The last week of the Multicultural Council’s Q&A project deals with background checks and cultural exposure

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The Moose Jaw Multicultural Council ends its Q&A round with a final round of answers, as organizers reflect on the success of the project.

The Moose Jaw Multicultural Council ends its Q&A round with a final round of answers, as organizers reflect on the success of the project.

Kaleigh Pousett, Community Connections Coordinator, thanked residents who submitted questions to the Q&A Project and those who took the time to read the articles.

“This Q&A project has been very eye-opening for me and my colleagues and I hope it has enlightened you as well,” she said. “It gave us insight into common questions as well as misconceptions people have in our own community about newcomers.

“I did a lot of research for this, so I also learned a lot in the process. The classic cliché, ‘Don’t believe everything you hear,’ rings really true here,” Pousett continued. we can learn so much from the internet, it’s a good reminder to be careful and not believe everything you hear.

Pousett encouraged people to check facts, read deeply and widely, conduct independent research, find different sources of information, and get to know new immigrant residents.

“It’s amazing what we can learn just by making a new friend,” she added.

Week 1 of the Q&A is here, week 2 is here, and week 3 is here.

Q&A Week 4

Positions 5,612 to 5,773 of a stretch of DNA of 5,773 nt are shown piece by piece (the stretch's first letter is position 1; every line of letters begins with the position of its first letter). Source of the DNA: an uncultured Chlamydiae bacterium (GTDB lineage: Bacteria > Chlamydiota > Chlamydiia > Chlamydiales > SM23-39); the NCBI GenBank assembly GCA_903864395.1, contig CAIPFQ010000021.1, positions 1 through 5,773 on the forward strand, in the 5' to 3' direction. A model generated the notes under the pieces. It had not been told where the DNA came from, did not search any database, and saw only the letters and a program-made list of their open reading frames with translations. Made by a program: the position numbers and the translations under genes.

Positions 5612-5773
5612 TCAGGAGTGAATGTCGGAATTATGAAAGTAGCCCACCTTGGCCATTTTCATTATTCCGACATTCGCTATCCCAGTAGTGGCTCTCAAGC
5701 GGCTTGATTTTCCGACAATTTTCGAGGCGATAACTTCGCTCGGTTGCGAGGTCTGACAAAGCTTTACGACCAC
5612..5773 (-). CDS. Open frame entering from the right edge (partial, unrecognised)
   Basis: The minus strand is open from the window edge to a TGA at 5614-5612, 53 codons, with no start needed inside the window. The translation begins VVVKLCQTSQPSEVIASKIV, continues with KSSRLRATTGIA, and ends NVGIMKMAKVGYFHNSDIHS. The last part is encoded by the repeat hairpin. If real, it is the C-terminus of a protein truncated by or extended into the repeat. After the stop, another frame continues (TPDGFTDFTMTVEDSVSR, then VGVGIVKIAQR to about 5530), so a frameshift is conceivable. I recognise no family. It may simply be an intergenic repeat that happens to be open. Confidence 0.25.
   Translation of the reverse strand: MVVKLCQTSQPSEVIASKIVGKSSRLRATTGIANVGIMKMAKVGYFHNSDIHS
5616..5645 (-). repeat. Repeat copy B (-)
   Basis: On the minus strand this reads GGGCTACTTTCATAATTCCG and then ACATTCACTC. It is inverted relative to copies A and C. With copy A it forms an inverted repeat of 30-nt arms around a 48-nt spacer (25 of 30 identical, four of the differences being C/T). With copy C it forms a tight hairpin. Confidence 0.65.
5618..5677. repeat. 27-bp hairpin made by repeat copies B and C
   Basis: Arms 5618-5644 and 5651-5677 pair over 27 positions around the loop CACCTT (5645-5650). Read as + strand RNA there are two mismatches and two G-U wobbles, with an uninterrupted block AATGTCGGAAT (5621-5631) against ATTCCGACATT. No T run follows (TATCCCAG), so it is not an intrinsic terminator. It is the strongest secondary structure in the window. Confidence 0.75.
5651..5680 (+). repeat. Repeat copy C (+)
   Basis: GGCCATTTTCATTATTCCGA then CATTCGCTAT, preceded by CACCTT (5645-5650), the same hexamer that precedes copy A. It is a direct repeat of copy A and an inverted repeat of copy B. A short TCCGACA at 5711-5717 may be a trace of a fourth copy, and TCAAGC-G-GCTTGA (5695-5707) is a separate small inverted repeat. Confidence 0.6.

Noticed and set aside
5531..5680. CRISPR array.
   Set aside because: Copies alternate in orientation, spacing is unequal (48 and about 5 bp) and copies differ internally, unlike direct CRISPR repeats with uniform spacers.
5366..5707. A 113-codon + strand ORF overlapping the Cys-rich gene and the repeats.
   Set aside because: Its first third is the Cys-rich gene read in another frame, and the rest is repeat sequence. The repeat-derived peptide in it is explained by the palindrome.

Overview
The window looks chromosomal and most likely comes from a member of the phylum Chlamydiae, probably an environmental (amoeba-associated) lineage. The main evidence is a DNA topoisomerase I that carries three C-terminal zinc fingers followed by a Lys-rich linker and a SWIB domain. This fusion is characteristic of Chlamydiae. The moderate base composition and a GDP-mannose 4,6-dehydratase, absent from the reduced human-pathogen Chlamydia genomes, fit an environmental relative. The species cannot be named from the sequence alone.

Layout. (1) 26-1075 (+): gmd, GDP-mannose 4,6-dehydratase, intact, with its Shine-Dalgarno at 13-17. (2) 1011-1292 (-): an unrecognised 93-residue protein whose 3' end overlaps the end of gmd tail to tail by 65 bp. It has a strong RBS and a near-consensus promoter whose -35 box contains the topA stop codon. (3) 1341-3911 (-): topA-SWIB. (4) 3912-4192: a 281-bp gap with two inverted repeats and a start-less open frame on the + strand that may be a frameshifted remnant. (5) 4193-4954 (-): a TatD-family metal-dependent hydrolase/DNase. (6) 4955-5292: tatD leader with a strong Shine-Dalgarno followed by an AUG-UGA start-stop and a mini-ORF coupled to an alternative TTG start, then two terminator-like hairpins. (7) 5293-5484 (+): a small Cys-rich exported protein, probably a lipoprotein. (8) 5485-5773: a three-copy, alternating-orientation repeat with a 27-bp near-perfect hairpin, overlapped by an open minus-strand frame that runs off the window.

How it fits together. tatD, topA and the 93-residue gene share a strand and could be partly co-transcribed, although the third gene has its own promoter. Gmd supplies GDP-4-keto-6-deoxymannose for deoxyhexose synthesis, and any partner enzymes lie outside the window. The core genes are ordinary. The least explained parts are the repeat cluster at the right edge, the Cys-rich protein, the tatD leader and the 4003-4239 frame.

The final week of the Multicultural Counseling Q&A series focuses on background checks and exposure to new cultures.

Why does the government not do proper background checks on people who come to live in Canada? My family in the 1900s had to stay at Ellis Island for three months before they were allowed to enter Canada. Now it seems our government doesn’t care who they let in, criminals and all. The crime rate has increased dramatically over the past three decades. Visit the Corrections Canada information site.

It is commonly accepted that immigrants, especially refugees, are allowed to come to Canada no matter who they are. But it’s wrong. Although security screening has changed a great deal since the arrival of your ancestors, it is no less rigorous.

Rather than 3 months, individuals and families can wait up to several years to come to Canada, and they undergo a series of rigorous checks before arriving. The difference is that we now have technologies and communication systems that allow us to start this process in advance, rather than waiting for them to arrive.

These checks include background checks, fingerprinting, interviews, and document authentication. The Canadian government works with the Canada Border Services Agency, the Canadian Security Intelligence Service, the RCMP and foreign law enforcement (if possible) to conduct these checks.

If there is reason to believe that individuals pose a danger to the Canadian public, they are refused entry. In addition, they undergo medical examinations before and after their arrival in Canada.